With summer winding down, it will be no time before dogs (and kids!) will be looking for the biggest pile of leaves to jump into. It’s also a time when there are new seasonal dangers we should be aware of. With Halloween and Thanksgiving right around the corner, make sure to educate yourself on the hazards your pet may encounter in or around your home. Our partners at Pet Poison Helpline® have pulled together a list of common toxins and pet poisons to watch for.
Chocolate: While the occasional chocolate chip within one cookie may not be an issue, we worry about certain types of chocolate – the less sweet and the darker the chocolate, the more toxic it is to your pet. Baker’s chocolate and dark chocolate pose the biggest problem. Other sources include chewable, flavored multi-vitamins, baked goods, or chocolate-covered espresso beans. Poisoning is due to a chemical similar to caffeine called theobromine. Ingestion of too much theobromine (or caffeine) results in vomiting, diarrhea, hyperactivity, inflammation of the pancreas (i.e., pancreatitis), an abnormal heart rhythm, seizures, and rarely, death. With Halloween right around the corner, make sure your kids know to hide the candy stash from your dogs. (Dogs make up 95% of all our chocolate calls, as cats are usually too discriminating to eat chocolate!) In some dogs, even the wrappers from candy can pose a problem by causing a bowel obstruction in the stomach or intestines.
Table food: You may want to spoil your dog by giving him table scraps from Thanksgiving dinner but it could be unsafe. While there’s not a “toxicity” issue from fatty table foods (such as bacon, gravy, turkey skin, grizzle, etc.), it can result in signs from gastroenteritis (mild vomiting or diarrhea) to a severe, fatal pancreatitis. Other table food like corn-on-the-cob can result in a bowel obstruction in your dog’s intestines, resulting in projectile vomiting, diarrhea, and may require expensive intestinal surgery for removal. Desserts made with xylitol, a natural sugar-free sweetener, or foods containing grapes or raisins can also result in poisoning. Xylitol causes an acute drop in blood sugar and even liver failure at high doses, while grapes and raisins can result in fatal acute kidney failure. When in doubt, don’t let your pet get any table food!
Mouse and rat poisons (rodenticides): As you prepare to winterize your garage, cabin, or house, keep in mind that mouse and rat poisons can also be harmful to pets. Always make sure to place these poisonous baits in areas where your pet can’t reach them like high up on shelves, hidden behind work spaces, etc. Currently there are four common categories of rodenticides available for general use. Each has a different and unique mechanism of action. This results in four different sets of clinical signs in both the target rodent population and our curious pets who might consume them.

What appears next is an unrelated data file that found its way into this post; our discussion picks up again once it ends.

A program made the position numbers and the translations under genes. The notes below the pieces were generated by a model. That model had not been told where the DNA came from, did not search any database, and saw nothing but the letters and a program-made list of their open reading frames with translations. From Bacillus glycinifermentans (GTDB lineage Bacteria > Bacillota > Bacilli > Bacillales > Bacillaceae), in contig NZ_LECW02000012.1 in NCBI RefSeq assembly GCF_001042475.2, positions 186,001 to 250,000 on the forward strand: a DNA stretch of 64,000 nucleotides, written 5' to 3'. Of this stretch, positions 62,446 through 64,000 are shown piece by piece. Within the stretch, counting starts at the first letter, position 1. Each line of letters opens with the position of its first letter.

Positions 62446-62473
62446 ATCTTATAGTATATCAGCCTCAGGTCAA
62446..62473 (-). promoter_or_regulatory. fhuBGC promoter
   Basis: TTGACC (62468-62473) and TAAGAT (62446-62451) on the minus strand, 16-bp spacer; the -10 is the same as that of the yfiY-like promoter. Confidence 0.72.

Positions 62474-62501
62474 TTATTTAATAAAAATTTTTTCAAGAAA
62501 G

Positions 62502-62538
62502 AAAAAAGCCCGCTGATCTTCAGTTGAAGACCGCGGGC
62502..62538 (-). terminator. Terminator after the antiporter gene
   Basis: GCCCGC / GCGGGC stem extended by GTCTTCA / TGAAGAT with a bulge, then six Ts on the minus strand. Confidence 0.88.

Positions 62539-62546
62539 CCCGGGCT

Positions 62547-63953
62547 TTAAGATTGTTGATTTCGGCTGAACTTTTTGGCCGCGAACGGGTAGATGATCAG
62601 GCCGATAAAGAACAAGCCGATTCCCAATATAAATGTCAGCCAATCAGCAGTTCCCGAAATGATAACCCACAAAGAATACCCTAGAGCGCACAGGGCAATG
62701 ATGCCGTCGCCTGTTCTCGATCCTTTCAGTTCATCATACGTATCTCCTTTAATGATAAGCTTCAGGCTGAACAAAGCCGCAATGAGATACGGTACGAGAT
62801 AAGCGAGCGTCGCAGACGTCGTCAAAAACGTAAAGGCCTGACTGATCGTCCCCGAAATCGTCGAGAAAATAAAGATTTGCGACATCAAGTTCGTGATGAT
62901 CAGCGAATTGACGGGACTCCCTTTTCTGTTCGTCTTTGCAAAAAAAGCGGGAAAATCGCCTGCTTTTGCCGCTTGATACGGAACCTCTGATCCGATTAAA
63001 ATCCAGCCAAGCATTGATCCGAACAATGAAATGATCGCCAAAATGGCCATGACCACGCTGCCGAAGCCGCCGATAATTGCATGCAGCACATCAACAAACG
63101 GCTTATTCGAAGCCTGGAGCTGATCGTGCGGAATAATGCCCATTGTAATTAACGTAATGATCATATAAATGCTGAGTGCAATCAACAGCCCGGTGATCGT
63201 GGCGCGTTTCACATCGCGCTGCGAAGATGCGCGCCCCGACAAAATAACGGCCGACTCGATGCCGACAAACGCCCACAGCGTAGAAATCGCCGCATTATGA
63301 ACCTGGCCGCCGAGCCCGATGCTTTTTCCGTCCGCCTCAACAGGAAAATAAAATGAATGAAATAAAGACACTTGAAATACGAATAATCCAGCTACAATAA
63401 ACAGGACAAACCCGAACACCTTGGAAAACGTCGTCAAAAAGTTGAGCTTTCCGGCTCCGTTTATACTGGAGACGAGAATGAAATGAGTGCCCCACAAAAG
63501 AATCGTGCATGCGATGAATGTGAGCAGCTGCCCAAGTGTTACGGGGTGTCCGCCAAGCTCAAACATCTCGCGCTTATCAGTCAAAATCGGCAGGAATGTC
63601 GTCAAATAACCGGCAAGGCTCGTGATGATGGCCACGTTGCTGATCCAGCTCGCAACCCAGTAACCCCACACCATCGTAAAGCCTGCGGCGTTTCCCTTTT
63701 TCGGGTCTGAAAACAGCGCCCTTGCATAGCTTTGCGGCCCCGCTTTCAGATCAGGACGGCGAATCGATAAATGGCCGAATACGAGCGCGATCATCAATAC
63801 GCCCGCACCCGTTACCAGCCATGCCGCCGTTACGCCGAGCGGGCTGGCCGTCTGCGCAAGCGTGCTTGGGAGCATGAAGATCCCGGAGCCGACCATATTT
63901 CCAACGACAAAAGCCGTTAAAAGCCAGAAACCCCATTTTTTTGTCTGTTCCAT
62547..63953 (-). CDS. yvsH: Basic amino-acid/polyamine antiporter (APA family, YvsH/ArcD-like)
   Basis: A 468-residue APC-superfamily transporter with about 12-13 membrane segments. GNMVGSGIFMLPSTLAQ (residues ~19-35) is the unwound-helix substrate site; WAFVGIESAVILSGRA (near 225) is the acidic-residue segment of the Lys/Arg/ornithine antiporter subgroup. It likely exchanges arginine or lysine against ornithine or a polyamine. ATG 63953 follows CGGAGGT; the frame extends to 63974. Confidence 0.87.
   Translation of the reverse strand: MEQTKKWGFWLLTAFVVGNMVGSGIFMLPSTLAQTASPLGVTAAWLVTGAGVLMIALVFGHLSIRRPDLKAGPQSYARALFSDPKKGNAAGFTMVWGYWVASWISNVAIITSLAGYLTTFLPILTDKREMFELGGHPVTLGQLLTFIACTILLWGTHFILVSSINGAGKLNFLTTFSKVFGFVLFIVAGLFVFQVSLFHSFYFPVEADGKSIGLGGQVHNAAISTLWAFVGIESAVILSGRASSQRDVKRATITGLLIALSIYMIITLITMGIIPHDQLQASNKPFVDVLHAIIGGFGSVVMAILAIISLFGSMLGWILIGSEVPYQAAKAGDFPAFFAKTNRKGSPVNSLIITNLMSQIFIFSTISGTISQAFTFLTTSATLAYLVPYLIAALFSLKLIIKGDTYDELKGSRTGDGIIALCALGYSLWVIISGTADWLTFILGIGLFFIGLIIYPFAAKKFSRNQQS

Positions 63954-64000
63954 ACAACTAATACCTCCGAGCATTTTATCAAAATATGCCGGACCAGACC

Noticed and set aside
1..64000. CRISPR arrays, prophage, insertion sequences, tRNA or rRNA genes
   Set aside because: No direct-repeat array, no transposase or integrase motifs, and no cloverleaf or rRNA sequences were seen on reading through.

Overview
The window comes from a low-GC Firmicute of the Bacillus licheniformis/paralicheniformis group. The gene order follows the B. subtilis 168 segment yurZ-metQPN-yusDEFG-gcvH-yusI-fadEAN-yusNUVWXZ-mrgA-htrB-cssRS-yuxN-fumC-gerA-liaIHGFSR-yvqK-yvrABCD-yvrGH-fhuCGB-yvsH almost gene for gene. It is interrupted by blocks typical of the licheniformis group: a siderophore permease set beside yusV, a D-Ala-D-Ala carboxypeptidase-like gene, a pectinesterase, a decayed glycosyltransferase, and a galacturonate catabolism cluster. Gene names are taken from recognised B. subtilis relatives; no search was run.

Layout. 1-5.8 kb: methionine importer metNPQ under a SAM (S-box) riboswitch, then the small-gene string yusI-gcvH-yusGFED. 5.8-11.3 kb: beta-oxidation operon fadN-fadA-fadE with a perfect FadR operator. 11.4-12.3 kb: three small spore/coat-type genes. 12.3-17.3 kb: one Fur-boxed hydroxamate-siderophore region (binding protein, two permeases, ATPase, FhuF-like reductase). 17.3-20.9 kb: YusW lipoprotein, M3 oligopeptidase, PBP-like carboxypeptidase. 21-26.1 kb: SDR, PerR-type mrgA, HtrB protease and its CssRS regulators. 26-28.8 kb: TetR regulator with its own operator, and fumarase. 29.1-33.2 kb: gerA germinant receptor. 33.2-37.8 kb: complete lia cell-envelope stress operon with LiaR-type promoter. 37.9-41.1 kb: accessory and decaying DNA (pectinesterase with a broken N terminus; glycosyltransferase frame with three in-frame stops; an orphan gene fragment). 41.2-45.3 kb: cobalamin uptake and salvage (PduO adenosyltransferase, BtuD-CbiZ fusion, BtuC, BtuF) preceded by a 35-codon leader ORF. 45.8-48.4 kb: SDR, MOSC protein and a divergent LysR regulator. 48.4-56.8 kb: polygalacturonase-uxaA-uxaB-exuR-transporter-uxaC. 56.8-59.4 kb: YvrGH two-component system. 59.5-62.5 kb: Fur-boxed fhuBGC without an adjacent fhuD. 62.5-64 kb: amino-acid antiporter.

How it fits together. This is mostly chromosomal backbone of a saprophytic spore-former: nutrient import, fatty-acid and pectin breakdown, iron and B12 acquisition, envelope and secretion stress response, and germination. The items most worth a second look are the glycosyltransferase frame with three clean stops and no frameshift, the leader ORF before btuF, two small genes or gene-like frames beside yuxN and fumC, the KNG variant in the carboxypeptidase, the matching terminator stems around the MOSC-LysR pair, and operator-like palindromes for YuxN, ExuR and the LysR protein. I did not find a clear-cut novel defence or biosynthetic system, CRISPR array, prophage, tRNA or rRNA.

- Long-acting anticoagulants (LAACs): By far the most well-known and perhaps most widely used rodenticides are the LAACS. This family of rodenticides works by causing internal bleeding and preventing the body from clotting normally. Common signs include coughing (blood in the lungs), exercise intolerance, weakness, large and soft lumps under the skin, vomiting, nose bleeds, bruised skin, bloody urine, bleeding from the gums, and inappetence. With LAACs, it takes 2-3 days before the poison actually takes effect and signs of bleeding occur. If there is any suspicion of ingestion, a clotting test called a prothrombin test, or PT test, supports the diagnosis (it takes 36-48 hours after ingestion before a PT test will be abnormal). Fortunately, there is an antidote for this group of poisons—prescription-strength Vitamin K1, an inexpensive pill given 1-2 times per day for one month, is routinely found in most veterinary offices. Because this group of poisons is “long acting” the product can remain in your pet’s liver for months to years. Therefore, if your pet were to ingest this mouse poison a second time, it’s critical you inform your vet that your animal was previously exposed as the additional dose or mouse poison is compounded onto the previous one.
- Bromethalin: This type of rat poison is gaining popularity and is often sold in conjunction with bait stations. It works by causing swelling of the brain and spinal cord. If toxic amounts are ingested, signs of incoordination, paralysis, tremoring, or convulsing are possible. The dose required to cause poisoning is very small, especially for cats. Unfortunately, there is no antidote to this poison and treatment may require an extended amount of time in the veterinary hospital due to long-lasting neurological effects (days up to a week). PPH does not recommend the use of this product in a home with cats.
- Cholecalciferol (Vitamin D3): One of the most dangerous rat poisons is a Vitamin D3-based rodenticide. This type increases calcium and phosphorus blood levels so high that it causes secondary kidney failure. With this type of rat poison, only a tiny amount needs to be ingested before it causes a problem, and long-term, expensive treatment is usually necessary. Due to the extreme difficulty in treating this type of poisoning, PPH recommends dog and cat owners avoid using this toxin on their property.
- Zinc phosphide: This type of poison is more commonly used in mole and gopher baits and is only labeled for outdoor use. Zinc phosphide ingestion results in the formation of toxic phosphine gas in the stomach, severe bloating, profuse vomiting, abdominal pain, and potential lung, heart, and liver complications. Like other rodenticide poisons, it only takes a small amount of poison to cause a big problem! Make sure to keep these toxins away from your pets, as this type can be poisonous to you too (if you inhale the phosphine gas if your dog vomits).